2006 Philadelphia Annual Meeting (22–25 October 2006)

Paper No. 1
Presentation Time: 8:05 AM


BUSH, David M., Department of Geosciences, University of West Georgia, Carrollton, GA 30118, YOUNG, Robert, Department of Geosciences, Western Carolina University, Cullowhee, NC 27823 and JACKSON, Chester W., Geology, University of Georgia, Athens, GA 30602, dbush@westga.edu

Several year's worth of observations made immediately after several hurricanes and winter storms reveal suggest that property damage potential can be lessened significantly by prudent site selection and proper location of structures on property. These studies provide only empirical evidence, however, and comprehensive quantitative evaluation is still lacking.

On the one hand, determining relative hazard ranking of large sections of the coast is relatively straightforward. These are the “lessons learned” from the field studies. Among the most obvious lessons learned are that wide beaches protect property, dunes protect property, vegetation protects property, shore-perpendicular roads act as overwash and storm-surge ebb conduits, notches in dunes create overwash passes, overwash and storm-surge ebb is intensified when funneled by structures, seawalls can protect buildings but they also can cause narrowing of the beach reducing both recreation and storm protection value, setbacks protect, and elevation protects property.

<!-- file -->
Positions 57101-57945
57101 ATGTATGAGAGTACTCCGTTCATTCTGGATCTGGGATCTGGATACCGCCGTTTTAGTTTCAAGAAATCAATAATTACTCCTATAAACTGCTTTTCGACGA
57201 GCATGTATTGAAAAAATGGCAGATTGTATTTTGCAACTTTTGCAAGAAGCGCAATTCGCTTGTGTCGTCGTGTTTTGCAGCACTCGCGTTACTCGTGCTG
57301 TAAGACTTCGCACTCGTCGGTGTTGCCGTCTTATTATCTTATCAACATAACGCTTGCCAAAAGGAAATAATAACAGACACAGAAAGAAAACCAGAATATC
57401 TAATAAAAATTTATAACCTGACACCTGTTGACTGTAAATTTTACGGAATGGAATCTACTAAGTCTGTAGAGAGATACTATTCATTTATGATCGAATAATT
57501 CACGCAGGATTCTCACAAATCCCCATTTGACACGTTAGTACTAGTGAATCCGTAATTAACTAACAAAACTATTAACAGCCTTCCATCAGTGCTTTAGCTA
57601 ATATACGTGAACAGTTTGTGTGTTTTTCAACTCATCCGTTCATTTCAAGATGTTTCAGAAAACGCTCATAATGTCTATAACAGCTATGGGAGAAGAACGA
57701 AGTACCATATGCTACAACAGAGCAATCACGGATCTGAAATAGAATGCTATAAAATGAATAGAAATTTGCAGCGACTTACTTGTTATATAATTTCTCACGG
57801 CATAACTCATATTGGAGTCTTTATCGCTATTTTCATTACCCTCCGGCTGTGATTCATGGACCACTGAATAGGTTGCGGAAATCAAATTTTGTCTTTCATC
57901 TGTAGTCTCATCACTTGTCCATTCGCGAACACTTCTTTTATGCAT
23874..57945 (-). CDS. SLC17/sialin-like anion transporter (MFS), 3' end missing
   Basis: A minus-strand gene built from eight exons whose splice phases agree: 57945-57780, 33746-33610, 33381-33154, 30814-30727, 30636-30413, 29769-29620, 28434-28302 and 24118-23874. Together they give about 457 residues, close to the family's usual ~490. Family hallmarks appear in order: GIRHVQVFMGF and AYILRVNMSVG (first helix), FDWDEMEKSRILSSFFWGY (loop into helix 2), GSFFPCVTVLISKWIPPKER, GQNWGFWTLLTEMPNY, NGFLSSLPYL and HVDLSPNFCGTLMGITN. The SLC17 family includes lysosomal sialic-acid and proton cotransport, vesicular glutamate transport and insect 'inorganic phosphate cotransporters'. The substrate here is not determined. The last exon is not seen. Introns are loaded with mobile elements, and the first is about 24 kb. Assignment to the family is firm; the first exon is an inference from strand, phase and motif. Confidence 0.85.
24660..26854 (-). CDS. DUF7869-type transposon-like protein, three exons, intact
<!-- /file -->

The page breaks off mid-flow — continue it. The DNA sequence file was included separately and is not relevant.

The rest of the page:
On the other hand, what is lacking is quantification of which factors most closely correlate with less storm damage, and how those correlations vary in different geologic settings. Preliminary statistical studies in Florida (post-Opal), South Carolina (post Hugo), and North Carolina (post-Fran) indicate that along those coasts, site elevation provided the best protection against property damage, followed by dune height (in front of the site) and beach width. These studies, however, were limited to very short stretches of barrier islands, less than a mile in length. What is lacking are studies from mainland coasts, rocky coasts, and a variety of geologic, engineering, and development settings.

We encourage continuing research in this area. Too often after a storm, rebuilding begins anew in the same place and in the same way as before the storm. We must have solid scientific evidence of where to build. Coastal scientists must take the lead and provide guidance for low-risk pre-storm mitigation and post-storm reconstruction plans.